Thirty-two years after The Handmaid’s Tale was published, author Margaret Atwood says its core themes are still relevant.
“Dystopia comes to the forefront when people feel anxious about their future,” Atwood said. “And there are a number of reasons why they would feel anxious about their future right now.”
A television series based on Atwood’s 1985 novel will premiere on Netflix this month. She spoke at Indigo Bookstore in the Eaton Centre on April 13 to honour the adaptation.
Atwood said the demographic that will watch the series is different than the demographic that first read the book, noting that young people have very different reasons to be anxious about their future.
“The challenges facing young people today are far different from those facing a young person in the 1950s, when you didn’t worry about if you’d have a job or not, you would worry about what kind of job you’d have,” she said.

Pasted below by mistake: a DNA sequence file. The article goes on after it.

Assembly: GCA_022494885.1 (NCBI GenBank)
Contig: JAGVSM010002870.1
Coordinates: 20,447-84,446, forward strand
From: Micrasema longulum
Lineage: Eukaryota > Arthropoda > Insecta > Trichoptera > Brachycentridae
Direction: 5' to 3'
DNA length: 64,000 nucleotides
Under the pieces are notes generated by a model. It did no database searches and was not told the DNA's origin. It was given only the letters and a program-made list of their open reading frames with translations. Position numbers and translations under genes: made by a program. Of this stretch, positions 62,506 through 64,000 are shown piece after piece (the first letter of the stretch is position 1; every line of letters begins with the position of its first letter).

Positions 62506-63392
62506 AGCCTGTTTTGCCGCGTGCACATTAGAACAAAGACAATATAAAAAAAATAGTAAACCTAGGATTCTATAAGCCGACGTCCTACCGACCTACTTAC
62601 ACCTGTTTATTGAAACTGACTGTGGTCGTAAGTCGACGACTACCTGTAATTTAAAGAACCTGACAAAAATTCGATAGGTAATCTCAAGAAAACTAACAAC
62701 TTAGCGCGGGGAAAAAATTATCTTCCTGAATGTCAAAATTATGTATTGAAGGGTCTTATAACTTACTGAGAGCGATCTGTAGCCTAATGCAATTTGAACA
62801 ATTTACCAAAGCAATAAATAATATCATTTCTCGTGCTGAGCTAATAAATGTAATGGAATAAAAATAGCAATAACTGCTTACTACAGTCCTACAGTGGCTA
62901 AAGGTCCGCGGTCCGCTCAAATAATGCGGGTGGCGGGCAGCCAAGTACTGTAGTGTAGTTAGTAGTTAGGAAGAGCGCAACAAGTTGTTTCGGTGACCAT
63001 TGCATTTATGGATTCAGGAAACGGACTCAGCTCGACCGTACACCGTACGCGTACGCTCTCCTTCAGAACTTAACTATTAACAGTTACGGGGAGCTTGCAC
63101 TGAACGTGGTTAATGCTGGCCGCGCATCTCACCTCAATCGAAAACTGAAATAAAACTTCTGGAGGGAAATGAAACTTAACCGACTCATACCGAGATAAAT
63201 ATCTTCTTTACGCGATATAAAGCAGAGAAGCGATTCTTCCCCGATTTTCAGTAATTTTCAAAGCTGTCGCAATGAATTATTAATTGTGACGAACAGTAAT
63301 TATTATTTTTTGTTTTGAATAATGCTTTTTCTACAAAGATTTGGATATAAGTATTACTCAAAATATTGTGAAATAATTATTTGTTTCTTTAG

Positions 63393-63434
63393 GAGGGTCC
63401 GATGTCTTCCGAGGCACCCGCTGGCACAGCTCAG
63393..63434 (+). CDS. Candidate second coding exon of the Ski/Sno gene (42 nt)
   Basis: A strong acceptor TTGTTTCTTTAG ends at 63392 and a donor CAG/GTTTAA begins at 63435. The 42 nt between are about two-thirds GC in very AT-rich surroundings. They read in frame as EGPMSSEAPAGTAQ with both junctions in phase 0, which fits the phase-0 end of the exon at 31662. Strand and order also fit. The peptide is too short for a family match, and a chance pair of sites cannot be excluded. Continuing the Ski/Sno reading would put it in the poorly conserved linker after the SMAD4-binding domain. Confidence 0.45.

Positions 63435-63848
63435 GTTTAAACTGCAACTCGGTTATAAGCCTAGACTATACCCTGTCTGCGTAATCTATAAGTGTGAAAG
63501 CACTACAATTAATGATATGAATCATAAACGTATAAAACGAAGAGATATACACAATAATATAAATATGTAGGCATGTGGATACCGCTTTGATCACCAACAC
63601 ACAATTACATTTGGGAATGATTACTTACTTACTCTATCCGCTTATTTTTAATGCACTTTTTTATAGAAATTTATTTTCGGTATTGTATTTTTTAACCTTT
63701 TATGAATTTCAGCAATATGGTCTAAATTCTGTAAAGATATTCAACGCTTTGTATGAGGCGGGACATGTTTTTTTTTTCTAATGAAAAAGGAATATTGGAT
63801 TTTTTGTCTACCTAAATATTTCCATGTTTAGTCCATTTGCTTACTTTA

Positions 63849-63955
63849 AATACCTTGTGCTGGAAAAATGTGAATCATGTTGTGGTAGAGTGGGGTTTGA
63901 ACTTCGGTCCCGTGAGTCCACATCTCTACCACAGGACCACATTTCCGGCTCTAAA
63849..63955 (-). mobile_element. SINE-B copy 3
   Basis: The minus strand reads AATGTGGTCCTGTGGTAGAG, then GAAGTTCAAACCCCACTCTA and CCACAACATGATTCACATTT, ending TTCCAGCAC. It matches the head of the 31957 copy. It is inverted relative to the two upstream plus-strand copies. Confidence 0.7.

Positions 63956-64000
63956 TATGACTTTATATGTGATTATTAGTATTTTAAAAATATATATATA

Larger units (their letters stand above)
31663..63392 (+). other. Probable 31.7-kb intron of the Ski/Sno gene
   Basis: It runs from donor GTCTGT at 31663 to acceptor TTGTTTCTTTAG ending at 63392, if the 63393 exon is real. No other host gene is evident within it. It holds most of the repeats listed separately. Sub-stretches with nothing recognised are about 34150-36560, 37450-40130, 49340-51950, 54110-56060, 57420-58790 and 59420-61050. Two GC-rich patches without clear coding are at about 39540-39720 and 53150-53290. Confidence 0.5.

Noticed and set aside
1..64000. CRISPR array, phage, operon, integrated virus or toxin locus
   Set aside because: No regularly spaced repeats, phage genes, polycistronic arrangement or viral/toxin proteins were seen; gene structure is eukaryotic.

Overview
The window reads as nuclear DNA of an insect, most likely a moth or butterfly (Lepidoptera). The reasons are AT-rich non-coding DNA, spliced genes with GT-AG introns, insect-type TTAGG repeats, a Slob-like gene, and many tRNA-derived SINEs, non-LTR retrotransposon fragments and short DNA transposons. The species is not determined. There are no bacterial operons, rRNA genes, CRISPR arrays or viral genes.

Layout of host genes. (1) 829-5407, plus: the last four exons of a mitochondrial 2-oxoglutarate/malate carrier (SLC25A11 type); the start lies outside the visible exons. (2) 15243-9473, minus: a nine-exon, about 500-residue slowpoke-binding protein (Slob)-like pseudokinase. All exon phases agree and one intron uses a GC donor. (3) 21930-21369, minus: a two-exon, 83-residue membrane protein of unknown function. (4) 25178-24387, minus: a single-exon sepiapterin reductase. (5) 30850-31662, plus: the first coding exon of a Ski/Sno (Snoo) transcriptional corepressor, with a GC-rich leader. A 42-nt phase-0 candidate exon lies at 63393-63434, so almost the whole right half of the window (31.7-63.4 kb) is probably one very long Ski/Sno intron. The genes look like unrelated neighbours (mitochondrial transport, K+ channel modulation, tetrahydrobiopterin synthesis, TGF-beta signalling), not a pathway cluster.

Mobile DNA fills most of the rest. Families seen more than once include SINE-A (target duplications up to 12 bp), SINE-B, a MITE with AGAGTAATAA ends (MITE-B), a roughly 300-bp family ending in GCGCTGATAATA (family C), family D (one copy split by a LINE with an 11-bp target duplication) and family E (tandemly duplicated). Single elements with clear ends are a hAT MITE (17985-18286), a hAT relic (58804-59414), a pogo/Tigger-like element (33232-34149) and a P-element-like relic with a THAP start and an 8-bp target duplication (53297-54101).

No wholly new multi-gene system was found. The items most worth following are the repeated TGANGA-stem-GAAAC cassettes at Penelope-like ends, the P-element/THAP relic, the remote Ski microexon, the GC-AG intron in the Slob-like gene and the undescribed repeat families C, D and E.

The novel centres on political unrest and the subjugation of women, both themes Atwood says are still relevant to today’s society.
“We are entering a third wave of feminism now — a whole new generation is now taking up the idea that things need to be equal, but in connection to different issues,” she said. “We are still in a man’s society.”
When asked if Canada could ever become a military dictatorship like Gilead in the novel, Atwood shook her head.
“Canada is too diverse. Diversity acts as protection against that kind of Monolithic takeover.”
The Handmaid’s Tale will premiere on Netflix on April 26.